The report by Media Standards Trust “Who was hacked?” paints a bleak picture of British politics. Even though the average citizen was unaffected by the phone hacking, most victims were public figures or related to public events usually a tragedy or a scandal, all citizens should be worried by the report. The press have worked hard to frame phone hacking as celebrity scandals. Even when it was about other public officials, the media organisations want you to believe it was about public hypocrisy by these figures. The truth is darker and more dangerous for democracy.
Who is safe when the powerful can be corrupted and influenced by secret information?
The news organisations hacked the phones of politicians, senior police officers, Home Secretaries and traced people in the witness protection programme. They claimed these were for stories and thus in the public interest. Is it in the public interest to hack the phone of a Home Secretary and find people in the witness protection programme? The Home Secretary has responsibility for the country’s internal affairs in particular public safety such as policing and national security. The post is responsible for law enforcement. If they can be corrupted, blackmailed, or even influenced by the misuse of their private information, then the rule of law that protects us is in danger. No citizen is safe if the rule of law cannot be guaranteed. You are not safe if the press can find people hidden by the witness protection programme. If the police cannot protect these people, who can they protect? Is anyone is safe, when the government cannot keep its promises to protect them?
Who rules the UK?
Is UK politics based on blackmail and intimidation where secret informants are used to destroy political opponents and undermine political rivals? The newspapers traffic in this information and it threatens everyone. Parliament seems unable to address the corruption. The police appear compromised, some of the senior officers had their phones hacked and some officers were paid by the media for stories and information, and the Home Secretary has been hacked by the media. We have to ask who governs the country? When the police put politicians under surveillance, who is safe?  If the Home Secretary can be influenced by private information, then who will make sure the rule of law exists? If journalists used these methods to influence politicians and police officers, did criminal gangs and spy agencies do the same?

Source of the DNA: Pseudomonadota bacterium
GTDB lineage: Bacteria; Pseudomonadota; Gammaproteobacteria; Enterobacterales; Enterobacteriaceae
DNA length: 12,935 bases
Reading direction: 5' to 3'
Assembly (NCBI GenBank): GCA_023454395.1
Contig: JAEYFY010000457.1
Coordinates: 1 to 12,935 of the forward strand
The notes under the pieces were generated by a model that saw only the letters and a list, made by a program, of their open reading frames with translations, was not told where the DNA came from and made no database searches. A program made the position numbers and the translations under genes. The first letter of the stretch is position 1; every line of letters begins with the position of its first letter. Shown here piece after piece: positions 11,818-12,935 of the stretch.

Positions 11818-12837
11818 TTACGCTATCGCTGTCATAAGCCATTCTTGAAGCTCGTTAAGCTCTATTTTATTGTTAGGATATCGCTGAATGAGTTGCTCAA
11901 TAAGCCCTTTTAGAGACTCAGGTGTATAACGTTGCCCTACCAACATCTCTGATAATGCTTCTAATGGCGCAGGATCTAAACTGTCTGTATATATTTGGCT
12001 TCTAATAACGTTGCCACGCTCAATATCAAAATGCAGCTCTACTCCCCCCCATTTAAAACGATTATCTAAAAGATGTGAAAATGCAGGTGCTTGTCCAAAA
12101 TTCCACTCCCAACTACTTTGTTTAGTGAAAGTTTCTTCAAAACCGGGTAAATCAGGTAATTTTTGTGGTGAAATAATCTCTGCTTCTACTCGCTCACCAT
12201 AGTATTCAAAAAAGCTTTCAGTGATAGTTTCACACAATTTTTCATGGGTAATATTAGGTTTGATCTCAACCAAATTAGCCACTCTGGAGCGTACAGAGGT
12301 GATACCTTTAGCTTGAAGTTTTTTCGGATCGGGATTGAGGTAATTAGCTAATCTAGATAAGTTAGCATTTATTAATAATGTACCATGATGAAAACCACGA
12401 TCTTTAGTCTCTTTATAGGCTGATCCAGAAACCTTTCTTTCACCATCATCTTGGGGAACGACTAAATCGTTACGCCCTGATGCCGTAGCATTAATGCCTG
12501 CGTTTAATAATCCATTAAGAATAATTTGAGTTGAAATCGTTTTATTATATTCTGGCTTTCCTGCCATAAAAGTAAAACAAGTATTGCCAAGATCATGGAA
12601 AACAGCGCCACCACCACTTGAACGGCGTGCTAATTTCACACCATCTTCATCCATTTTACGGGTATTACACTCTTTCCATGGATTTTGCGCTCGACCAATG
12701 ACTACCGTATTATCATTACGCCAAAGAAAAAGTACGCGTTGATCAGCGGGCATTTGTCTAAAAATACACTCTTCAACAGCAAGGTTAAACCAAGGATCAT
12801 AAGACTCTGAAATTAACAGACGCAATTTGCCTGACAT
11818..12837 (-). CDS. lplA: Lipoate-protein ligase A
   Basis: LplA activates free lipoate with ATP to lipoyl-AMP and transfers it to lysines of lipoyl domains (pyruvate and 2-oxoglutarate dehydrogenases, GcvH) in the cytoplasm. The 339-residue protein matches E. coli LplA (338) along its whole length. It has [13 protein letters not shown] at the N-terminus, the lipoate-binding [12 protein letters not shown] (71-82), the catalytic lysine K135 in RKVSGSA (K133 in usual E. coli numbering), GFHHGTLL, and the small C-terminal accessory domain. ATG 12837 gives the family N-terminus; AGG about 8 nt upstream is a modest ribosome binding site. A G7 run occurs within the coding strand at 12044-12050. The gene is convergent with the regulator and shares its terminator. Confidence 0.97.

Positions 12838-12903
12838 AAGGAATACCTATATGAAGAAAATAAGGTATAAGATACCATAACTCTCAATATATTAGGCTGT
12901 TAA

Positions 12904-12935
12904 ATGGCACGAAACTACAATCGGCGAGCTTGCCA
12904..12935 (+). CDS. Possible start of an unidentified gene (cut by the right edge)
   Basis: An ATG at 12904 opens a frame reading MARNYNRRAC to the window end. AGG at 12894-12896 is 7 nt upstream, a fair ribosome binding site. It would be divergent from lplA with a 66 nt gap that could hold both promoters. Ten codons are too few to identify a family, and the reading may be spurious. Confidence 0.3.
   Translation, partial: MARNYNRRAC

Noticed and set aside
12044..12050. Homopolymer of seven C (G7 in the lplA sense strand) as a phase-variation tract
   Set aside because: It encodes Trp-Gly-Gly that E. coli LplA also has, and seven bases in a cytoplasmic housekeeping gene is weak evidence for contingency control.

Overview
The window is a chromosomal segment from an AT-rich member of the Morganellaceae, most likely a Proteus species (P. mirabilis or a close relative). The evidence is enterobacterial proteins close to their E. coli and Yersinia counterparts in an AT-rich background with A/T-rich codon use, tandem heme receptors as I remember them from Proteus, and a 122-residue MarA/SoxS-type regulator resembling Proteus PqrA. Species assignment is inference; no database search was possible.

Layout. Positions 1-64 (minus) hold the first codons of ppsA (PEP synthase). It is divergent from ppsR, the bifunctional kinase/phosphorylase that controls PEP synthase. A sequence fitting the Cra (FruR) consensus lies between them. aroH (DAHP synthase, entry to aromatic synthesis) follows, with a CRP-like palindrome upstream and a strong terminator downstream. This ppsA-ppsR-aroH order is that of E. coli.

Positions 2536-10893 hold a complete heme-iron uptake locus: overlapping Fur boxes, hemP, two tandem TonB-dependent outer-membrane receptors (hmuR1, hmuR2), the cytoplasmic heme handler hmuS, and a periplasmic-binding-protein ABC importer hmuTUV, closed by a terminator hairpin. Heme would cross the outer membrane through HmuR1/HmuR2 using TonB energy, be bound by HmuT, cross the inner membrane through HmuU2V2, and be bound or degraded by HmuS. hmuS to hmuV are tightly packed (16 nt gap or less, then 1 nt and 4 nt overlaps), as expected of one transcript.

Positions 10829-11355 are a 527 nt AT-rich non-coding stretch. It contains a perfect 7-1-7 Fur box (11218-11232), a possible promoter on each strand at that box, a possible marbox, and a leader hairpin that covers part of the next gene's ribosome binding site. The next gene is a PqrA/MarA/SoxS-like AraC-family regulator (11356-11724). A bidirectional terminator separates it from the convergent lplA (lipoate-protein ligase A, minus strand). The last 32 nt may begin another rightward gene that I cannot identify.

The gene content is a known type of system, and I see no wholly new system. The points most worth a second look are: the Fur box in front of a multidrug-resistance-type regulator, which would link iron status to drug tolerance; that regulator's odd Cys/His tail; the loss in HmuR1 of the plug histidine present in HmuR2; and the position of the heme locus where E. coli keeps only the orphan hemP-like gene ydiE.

Questions that need to be answered
Here are some questions to ask during this election:
- Were the press used as proxies by the police or the security services to monitor people?
- Are the press still using these methods? How can they prove they can be trusted?
- Can the government keep its promise to protect us?
- Are the police continuing to monitor politicians? When it occurred in the 1990s, was it supervised by a Home Secretary who may have also been compromised by phone hacking?
Who will protect us and ensure we have decent politics free from illegal influence?
In this election season, voters need to know what candidates will do to create a system of decent politics free from the habit of blackmail and intimidation. Do they reject the ethos shown by News of the World and Mirror Group?
 http://www.independent.co.uk/news/uk/crime/andy-coulson-knew-of-david-blunkett-affair-because-of-hacking-8916432.html (Accessed 3 April 2015). Andy Coulson claimed he only wanted to confirm the story. Has anyone asked whether he wanted any influence over the man who would enforce the law against his company’s illegal activities? That journalists and their proprietors for whom they work can influence senior politicians through illegal methods raises questions about the government’s political integrity. How can the public trust the government is clean?
 http://www.theguardian.com/uk-news/2015/mar/25/police-spied-on-labour-mps-whistleblower (accessed 3 April 2015)